Back then, our reviewer called it "the perfect antidote to vapid British-set movies", so do the broadsheets agree?
Well, it looks like Peter Bradshaw does, as he gives Boyle's 'family movie' three stars.
"If the Children's Film Foundation put together a version of Shallow Grave it might look weirdly like this," says Bradshaw, before going on to praise the writer Frank Cottrell Boyce who, "has written a nice script" for what Bradshaw sums up as "a jolly half-term outing."
It's another three stars from the Times, where Wendy Ide is falling for the charms of Alex Etel and Lewis McGibbon ("the fantastic young actors who run off with this engaging urban fairytale,") and sums up the film as "a rather endearing family movie", which is about as good as it gets for what is essentially a kids film.
There is a note of dissent emanating from the Independent though, where it's just two stars from Tony Quinn, who has a bit of a problem with the script:
"It is intolerable (to my ears, at least) to listen to kids spouting lines that are so clearly an adult's idea of what will be endearing (eg: social and intellectual sophistication), as opposed to what will be accurate (eg: shyness, boredom, banality of expression). Etel and McGibbon do the best they can, but they are hobbled by the knowingness of the script. Not one line of it sounds spontaneous. Boyle doesn't seem to notice this, allowing John Murphy's Harry Potter-like score far too much rope and using some favourite technical tricks, flash edits, fancy wipes and speeded-up montages included."
Moving on then to the Hilton-starring, horror remake that is House of Wax.
"A film that seems determined to embrace every horror cliché in the book" says the Times. "This is the kind of film where the heroine will walk backwards towards almost certain jeopardy; where the supporting cast will strip down to their bra and knickers (thanks for that, Paris) in order to be pursued by a knife-wielding maniac; where people shout, 'We’ve got to go, now!' and then rush urgently into the cellar rather than out the front door."
And, yes, that can sometimes be a good thing. We understand that. But surely grumpy old Pete Bradshaw won't buy into the 'so crap it's good' philosophy?
Well, predictably, Pete kicks off his review with a dig at Paris ("This horror film about inert wax dummies who look like dead people stars ... Paris Hilton.") but then, shockingly, he seems to warm to the whole thing...maybe he's getting soft in his old age (or senile):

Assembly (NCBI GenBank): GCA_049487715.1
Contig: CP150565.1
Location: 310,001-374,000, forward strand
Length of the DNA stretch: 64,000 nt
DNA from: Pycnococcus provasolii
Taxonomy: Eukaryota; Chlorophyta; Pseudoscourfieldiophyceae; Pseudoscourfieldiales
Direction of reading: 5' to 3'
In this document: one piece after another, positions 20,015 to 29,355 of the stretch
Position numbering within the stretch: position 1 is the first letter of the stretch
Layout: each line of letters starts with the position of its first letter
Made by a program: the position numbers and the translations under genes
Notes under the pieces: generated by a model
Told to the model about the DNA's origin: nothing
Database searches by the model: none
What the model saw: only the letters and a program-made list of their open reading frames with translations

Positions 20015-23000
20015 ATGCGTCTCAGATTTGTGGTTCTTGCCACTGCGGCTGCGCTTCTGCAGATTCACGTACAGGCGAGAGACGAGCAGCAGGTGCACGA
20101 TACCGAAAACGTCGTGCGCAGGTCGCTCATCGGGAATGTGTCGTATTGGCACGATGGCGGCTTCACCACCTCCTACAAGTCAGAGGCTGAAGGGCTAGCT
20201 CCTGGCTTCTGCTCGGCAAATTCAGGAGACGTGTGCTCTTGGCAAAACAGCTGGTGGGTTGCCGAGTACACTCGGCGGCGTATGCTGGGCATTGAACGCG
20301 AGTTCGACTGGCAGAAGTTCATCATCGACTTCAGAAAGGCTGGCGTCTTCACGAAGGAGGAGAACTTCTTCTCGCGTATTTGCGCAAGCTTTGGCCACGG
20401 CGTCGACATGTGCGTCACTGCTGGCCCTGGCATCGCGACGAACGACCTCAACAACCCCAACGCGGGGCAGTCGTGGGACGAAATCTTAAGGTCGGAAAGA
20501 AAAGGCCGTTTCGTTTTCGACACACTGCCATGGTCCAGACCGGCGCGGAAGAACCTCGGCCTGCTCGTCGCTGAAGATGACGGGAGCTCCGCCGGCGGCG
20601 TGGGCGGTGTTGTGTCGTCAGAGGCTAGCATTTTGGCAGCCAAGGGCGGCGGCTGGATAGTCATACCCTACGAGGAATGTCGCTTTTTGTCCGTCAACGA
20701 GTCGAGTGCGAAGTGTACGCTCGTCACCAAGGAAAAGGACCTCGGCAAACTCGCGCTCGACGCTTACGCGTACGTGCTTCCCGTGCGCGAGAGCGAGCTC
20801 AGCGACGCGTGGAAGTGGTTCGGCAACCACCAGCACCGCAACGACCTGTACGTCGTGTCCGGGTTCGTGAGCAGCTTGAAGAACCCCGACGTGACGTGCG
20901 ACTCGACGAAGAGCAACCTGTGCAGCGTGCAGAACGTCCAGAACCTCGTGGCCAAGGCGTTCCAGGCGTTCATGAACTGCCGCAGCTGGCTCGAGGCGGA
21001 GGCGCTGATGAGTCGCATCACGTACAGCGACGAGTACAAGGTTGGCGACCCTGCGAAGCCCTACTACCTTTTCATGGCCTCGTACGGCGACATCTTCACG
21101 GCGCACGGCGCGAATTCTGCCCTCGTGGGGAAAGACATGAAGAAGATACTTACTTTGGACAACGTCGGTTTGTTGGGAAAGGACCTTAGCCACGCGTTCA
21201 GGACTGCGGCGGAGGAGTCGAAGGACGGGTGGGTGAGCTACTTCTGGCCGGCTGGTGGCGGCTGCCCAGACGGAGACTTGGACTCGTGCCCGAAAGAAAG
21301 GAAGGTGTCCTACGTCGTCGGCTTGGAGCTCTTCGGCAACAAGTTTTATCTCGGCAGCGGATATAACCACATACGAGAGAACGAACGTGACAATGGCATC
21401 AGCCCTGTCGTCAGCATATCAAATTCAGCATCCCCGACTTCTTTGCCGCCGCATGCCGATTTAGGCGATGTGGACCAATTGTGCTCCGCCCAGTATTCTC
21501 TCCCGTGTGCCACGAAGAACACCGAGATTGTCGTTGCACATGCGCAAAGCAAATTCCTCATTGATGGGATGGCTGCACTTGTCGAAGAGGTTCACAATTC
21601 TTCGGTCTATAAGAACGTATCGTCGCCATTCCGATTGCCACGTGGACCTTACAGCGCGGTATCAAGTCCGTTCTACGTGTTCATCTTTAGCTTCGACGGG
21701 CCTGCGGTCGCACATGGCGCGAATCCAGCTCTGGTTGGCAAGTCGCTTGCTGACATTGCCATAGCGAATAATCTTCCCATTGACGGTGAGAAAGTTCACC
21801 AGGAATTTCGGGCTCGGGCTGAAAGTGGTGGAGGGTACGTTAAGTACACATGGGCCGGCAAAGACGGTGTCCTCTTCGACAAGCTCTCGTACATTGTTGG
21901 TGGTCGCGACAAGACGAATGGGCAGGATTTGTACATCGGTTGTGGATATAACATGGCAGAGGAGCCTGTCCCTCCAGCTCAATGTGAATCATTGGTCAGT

"There is something queasily efficient and effective about this nasty teen shocker," says Pete before going on to praise (well, almost) the Hilton heiress: "Paris herself is not obviously worse at acting than anyone else, but she's wisely kept off-screen for most of the time."
And, as for the Independent, well their review is just weird:
"What sets it apart is the titular house and the secret of its amazing lifelike figures: not since Kenneth Williams yelled: 'Frying tonight!' at the end of Carry on Screaming! has there been such a finale of deliquescence"
Usually we do try and cover one slightly more 'highbrow' release in our roundup, but this week, seeing as 200 UK cinemas have today been told that they are to get a Lottery 'windfall' in order to cut down on Hollywood films "in favour of British, classic and arthouse movies" we thought we'd go with the other British release out this week: It's All Gone Pete Tong.
Yes, we know, even the title is out-of-date and annoying, but as long as the studios keep excreting this turgid piffle, the deeper our domestic film industry's collective grave gets (Lottery money or no Lottery money).
No surprise then that the film gets just one star in the Independent:
Michael Dowse's uneasy vacillation between mockumentary, romantic comedy and disability drama, while Kaye's cheeky-chappy persona is as abrasively unfunny as it was in the crown-green bowls comedy Blackball. If you don't know rhyming slang, 'Pete Tong' means 'wrong'. That fairly encapsulates this movie.
And...yep...One star in the Guardian:
"breathtakingly charmless and humourless, and the whole subject is surely years past its sell-by date." "any satire involved is of an essentially celebratory and sycophantic sort; the comedy is leaden, the drama is flat"
And, needless to say the Times gives the film....Three whole stars!
"The hedonism and unabated joyful foolishness of club culture has rarely been captured as effectively as it is in this film" says Wendy Ide, who also thinks Paul Keye is "very impressive" as the "self-medicating club superstar."
We hate to say it, but we suspect that Wendy Ide has been on the sauce again. Bad Wendy!
A quick summary of the film news then before we send you off into the sunshine to start your bank holiday:
There's a new trailer for Charlie and the Chocolate Factory online, and it's as bonkers as you'd expect.
Richard Linklater has been talking about his adaptation of the book Fast Food Nation.
And talking of adaptations, will Leo DiCaprio star in the film version of For Whom The Bell Tolls? God we hope not.
And our trailer of the week? Has to be The Island doesn't it?